The Business in Knowing Businesses — the emerging European KYB landscapeDawn

By Owen BrooksDan Chaplin and Nils Howland

Know Your Customer (KYC) software has become a cornerstone of modern compliance operations, leveraging biometrics and database checks. Know Your Business (KYB) on the other hand still remains relatively unsolved by software. Most KYC players have settled for outsourcing responsibility to third-party managed services, showing some reluctance to venture into this offering. It reflects key differences between KYC and KYB: more chaotic and varied datasets, the lack of “finality” in the evidence, and the amount at stake if elements are left ambiguous.

Engaging with business entities presents unique fraud considerations: who is in control, where they operate, their credit history, and how they are structured. KYB processes have to both deliver reliably during onboarding and on an ongoing basis as they consistently change and evolve. Failing to get this upfront onboarding and monitoring right is a major financial, regulatory, and reputational risk. Increasingly sophisticated fraud — for example, synthetic identities — and a more turbulent global geopolitical environment has only made such firms’ KYB processes more urgent and complex.

A lack of proven KYB software has resulted in companies taking a variety of directions to try and get to a solution from outsourcing the workload to third-party services, enduring cumbersome processes filled with back-and-forth communication and database checks, or building internal solutions as they scale up and internationally. If done manually, these are all vulnerable to significant human errors as well as an inherent lack of scalability.

We believe unlocking this KYB opportunity will be massive: the annual impact of global fraud now exceeds $1 trillion, according to LexisNexis. $46 billion is already spent on financial crime compliance in the US alone. And it is only getting worse — 91 percent of financial institutions have reported increased fraud rates according to Alloy’s Benchmark Report. Firms have been fined upwards of $100 million for inadequate oversight of compliance risks and record-keeping errors in recent years. And managing it successfully is a significant operational challenge — we’ve seen just recently here in Europe, Wise pausing new business onboarding as it struggled to cope with a significant backlog.

It’s not just a problem for financial services firms. KYB compliance extends to many other business propositions, marketplaces being just one example. Here, checks often need to be made on SMBs — 99 percent of all firms and 50 percent of GDP in high-income countries. According to Alloy, 29 percent of these don’t even have a website making this a significant headache.

Today, there is a clear opportunity for a next-generation solution to emerge.

The next generation of KYB

We’ve seen an array of emerging companies looking to rise to this challenge. These providers are differentiating across several dimensions: the quality and flexibility of their workflows, the depth of their analytics and risk capabilities, as well as access and standardisation of underlying business datasets.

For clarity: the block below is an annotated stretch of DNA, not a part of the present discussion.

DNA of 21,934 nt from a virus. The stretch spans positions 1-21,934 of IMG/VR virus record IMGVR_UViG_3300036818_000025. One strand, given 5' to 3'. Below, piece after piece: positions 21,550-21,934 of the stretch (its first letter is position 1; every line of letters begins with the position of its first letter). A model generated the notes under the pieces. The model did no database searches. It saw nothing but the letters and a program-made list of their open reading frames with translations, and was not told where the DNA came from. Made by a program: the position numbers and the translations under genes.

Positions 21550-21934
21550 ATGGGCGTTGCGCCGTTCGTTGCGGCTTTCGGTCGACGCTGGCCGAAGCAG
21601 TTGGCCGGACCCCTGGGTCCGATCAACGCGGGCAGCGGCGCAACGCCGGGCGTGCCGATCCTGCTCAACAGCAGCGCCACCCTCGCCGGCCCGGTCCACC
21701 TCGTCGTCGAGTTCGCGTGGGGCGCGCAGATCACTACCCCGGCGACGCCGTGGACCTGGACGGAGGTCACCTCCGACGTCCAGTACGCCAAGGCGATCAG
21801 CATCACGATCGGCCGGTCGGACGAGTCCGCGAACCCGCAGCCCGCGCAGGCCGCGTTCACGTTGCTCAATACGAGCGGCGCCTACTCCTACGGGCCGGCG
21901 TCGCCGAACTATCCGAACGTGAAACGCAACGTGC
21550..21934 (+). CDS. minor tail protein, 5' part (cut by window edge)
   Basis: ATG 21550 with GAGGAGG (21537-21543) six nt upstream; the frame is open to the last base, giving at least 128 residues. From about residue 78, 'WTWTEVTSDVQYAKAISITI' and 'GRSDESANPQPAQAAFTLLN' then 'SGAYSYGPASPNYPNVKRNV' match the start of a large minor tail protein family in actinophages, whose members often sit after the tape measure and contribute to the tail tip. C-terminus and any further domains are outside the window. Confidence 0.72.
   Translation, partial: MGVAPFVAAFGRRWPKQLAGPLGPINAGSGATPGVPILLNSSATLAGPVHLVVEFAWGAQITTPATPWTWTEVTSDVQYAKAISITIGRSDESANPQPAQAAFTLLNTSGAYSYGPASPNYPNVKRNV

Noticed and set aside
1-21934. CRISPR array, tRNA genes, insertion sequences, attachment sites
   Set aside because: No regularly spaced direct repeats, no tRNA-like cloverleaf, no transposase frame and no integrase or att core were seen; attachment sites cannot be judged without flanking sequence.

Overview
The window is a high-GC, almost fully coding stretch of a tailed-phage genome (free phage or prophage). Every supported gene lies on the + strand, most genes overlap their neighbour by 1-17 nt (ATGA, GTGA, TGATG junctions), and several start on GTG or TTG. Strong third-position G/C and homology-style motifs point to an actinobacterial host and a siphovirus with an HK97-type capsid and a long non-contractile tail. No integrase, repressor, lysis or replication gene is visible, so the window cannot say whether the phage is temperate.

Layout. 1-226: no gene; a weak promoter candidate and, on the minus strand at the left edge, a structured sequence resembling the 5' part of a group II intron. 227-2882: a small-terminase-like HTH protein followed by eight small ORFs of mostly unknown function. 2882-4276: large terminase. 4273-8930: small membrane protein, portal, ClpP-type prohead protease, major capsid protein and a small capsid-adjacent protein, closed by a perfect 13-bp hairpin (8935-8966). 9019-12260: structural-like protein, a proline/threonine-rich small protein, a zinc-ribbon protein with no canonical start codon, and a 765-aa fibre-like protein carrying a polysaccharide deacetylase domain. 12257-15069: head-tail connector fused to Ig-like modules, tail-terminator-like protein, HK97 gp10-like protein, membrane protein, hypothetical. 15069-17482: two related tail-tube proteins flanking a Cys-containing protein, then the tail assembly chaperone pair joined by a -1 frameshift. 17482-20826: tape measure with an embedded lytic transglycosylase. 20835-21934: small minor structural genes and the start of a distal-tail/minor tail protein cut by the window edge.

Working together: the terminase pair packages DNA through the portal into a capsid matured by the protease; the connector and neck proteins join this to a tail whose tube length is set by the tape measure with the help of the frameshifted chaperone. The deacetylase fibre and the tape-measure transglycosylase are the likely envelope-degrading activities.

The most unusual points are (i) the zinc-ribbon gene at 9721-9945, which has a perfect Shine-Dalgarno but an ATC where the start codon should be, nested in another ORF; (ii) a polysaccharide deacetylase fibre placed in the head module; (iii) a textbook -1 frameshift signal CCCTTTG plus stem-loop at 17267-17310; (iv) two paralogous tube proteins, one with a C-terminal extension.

As we see it, the strength of these platforms will be in both their usability for compliance analysts, and configurability to map to company’s individual processes, risk frameworks and customer sets — all of which are crucial given that reaching high levels of straight-through processing is just not possible for KYB as it is in KYC. Compliance decisions around businesses are hardly ever, if ever, clear cut. A first assessment will mostly deliver a set of “orange flags” that need to be reviewed.

Advanced risk detection and scoring engines are certainly one important step to improving efficiency (reducing false positives) and lowering perpetual risk exposure. Risk engines need to incorporate company and industry specific data and importantly contextualise it to enable faster decision-making for analysts. We have already seen companies emerging that solve this analytics challenge of managing myriad sources of risk data, like Quantexa — a Dawn portfolio company with a decision intelligence platform used for anti-fraud and analytics.

As important will be improvements in workflows for compliance analysts as KYB decisions will almost certainly remain human-in-the-loop. Business customers should not only have higher expectations of consumer-grade UI/UX, but also the ability to be agile in the configuration and orchestration of their KYB solution to their specific organisational risk frameworks and processes. Delivering fast, lower-touch and seamless user experience to maximise customer conversions while not trading off risk taken on (or regulatory requirements) is not easy. But it is crucial and extremely valuable — this due diligence takes up more than 40 percent of onboarding time for banks according to McKinsey. In turn, this may lead to different solutions tailoring to different KYB contexts such as marketplaces, e-commerce, supply chain management and beyond.

The European landscape

Europe is at the forefront of start-ups building in the KYB space, and we look forward to watching the sector develop. Some of the exciting new solutions on our radar include:

While KYB represents a complex and multifaceted challenge, the right solutions will transform the compliance landscape and seize a multi-billion dollar opportunity.

We’re keen to meet the companies taking on this challenge, and to hear more about your plans.

Please do get in touch with: and and

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